Faces in Libraries

The Amex commercial that highlights faces found in everyday object and places, has got me inspired to see if I can look at my every day surroundings at work and in the library and see faces as well. Here’s an example that I discovered in the Faces In Places pool on Flickr:

Photo by Knoton

Got any from your surroundings to add?


The attention economy, streams and information flow

Looking for a good 18 minute talk to challenge your thinking about marketing strategies in the network era? Then check out dana boyd’s recent talk from the Web 2.0 Expo. For me it starts getting really interesting around 06:17 “Shifting from a model of distribution to a model of attention is inherently disruptive, but it is not inherently democratized ..."

If you’re not into listening (she does talk fast ) then read the paper:
Streams of Content, Limited Attention: The Flow of Information through Social Media



Mag+ concept video

This concept video by Bonnier Research & Development offers up a preview of how the magazines reading experience could be transformed through mobile networked devices.

Mag+ from Bonnier on Vimeo.

Check out their beta lab blog and also the discussion in the comments.

The UI interface that Bonnier is exploring really blows the lid off the functionality of the current crop of ereader/ebook devices. And personally, I can't wait to see what Apple unveils when they finally officially jump into this race. Things are definitely going get interesting.

All about E's

I’ve often thought (and even publicly said) that it’s a shame that the word “library” isn’t spelled with “e’s” (libraree) for when you really look to find words that exemplify the impact and describe libraries, the ‘e’ words clearly reign.

Just this week, I was again reminded of this thought, while reading through Seth Godin’s latest free digital download (82 pg ebook), What Matters Most, when I turned the page to 20 and discovered Tom Peters’ contribution to the anthology of great thoughts:

Click to enlarge

Here’s my related thoughts on “E’s”:

Putting the “e” in library
Social Media E..E..Edge (aka all about e’s) presentation


A ‘nook’ of initial thoughts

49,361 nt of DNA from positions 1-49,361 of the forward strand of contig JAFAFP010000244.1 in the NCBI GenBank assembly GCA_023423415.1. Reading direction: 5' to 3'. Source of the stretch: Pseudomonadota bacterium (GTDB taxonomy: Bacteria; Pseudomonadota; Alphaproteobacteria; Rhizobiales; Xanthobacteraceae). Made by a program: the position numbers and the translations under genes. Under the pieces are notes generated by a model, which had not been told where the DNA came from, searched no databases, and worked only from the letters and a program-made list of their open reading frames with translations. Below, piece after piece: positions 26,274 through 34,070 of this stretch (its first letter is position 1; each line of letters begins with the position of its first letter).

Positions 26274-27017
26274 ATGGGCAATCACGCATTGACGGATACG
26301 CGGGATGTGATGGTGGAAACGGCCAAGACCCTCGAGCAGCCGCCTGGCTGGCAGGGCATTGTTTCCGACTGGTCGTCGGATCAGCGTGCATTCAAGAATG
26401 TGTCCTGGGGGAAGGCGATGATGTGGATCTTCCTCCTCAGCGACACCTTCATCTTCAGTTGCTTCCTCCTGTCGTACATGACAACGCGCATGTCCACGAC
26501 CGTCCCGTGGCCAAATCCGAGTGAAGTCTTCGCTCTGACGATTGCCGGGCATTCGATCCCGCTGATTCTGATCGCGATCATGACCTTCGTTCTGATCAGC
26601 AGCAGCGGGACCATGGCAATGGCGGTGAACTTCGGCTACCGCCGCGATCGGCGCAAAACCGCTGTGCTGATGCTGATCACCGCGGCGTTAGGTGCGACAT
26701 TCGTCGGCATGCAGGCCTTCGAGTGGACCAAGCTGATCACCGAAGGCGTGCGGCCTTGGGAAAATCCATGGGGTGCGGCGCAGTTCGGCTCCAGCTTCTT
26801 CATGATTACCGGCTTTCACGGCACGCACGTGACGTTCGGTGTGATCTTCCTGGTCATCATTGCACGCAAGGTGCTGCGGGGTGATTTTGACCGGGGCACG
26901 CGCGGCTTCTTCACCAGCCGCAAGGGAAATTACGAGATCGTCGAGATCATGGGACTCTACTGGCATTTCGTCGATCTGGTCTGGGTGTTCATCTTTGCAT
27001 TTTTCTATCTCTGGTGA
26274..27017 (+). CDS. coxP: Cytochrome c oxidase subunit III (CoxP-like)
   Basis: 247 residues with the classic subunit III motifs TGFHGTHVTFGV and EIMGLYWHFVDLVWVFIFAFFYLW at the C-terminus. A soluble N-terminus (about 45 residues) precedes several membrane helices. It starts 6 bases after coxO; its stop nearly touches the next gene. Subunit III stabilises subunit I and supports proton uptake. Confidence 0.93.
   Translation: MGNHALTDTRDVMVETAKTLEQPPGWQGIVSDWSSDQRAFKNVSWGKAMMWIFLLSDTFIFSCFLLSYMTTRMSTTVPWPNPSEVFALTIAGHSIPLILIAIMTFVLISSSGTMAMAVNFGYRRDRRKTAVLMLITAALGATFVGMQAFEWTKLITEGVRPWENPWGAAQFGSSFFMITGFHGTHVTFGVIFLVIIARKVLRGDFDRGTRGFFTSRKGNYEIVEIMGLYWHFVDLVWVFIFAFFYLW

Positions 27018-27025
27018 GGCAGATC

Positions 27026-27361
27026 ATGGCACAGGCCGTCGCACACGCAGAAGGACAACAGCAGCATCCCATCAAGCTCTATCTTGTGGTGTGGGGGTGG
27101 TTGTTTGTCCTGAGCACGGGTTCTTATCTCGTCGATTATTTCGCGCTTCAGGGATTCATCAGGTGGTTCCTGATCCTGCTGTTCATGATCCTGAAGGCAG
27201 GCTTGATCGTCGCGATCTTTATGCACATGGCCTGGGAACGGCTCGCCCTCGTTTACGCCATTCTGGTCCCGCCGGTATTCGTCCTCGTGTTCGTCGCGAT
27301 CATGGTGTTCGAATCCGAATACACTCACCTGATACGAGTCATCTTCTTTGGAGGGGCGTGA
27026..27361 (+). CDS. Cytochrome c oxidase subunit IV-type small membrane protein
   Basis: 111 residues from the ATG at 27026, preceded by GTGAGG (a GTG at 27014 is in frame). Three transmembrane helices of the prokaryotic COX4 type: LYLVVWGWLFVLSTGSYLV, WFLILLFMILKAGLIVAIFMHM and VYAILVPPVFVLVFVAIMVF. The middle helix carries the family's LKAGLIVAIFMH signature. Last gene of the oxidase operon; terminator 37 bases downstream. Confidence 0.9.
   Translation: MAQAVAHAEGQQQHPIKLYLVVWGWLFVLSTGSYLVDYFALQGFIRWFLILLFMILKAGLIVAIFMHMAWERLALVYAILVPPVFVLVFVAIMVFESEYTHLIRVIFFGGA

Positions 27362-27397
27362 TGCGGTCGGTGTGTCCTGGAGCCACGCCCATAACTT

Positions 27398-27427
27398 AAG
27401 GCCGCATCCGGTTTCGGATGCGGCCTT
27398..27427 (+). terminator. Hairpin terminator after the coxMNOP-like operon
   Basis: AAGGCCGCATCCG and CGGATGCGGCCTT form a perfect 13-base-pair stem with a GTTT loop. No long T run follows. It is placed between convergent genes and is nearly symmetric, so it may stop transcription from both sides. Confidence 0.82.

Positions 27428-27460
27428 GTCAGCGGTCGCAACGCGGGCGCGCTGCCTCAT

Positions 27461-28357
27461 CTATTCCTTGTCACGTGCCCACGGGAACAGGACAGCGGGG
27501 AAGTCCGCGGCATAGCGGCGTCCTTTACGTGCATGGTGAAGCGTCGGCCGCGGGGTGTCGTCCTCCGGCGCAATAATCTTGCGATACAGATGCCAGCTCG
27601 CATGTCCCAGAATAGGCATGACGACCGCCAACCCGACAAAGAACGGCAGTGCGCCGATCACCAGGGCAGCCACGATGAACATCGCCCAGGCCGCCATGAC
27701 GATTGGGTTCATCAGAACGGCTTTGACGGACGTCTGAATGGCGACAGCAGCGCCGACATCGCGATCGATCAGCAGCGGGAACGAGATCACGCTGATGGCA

Playing with the NookSo the nook arrived last Friday afternoon and although my weekend was far too busy with holiday shopping, parties and preparation, I finally did get around to playing around with the device yesterday. My initial reactions are a lot like the criticisms hailed by the NY Times last week, but even so I’ve got to say that I think the device, once refined a bit more, has a lot of potential. Here’s my take on the good and the bad:4

Navigation Screen:
(the small full color strip along the bottom)
The Good -- I really like the layout, navigation and user friendliness of the small color touch screen. Unlike the 1st generation of the Kindle, whose clunky roller navigation functionality took me some time to get use to, the nook’s first attempt at navigation is very initiative and easy to use.

The Bad -- The screen’s responsiveness to touch is a bit hit or miss. Sometimes it works great, other times, there seems to be no response at all. Exiting backwards seems to help if things get stuck. But overall the touch screen responsiveness is slow.

Reader Screen:
The Good -- The size of the screen is fine and the e-ink text is easy to read.

The Bad -- between every page refresh, the screen seems to have to flash to reverse (black) before refreshing to new text – I find this very distracting to my eyes.

The Good --I found downloading a title very easy to do and it also seemed very quick to me. I was able to download a full 220 pg book in just over minute. The screen prompts are simple and easy to follow. Also page forward and backward on found on both sides of the screen, making it easy for one-handed reading & page turning.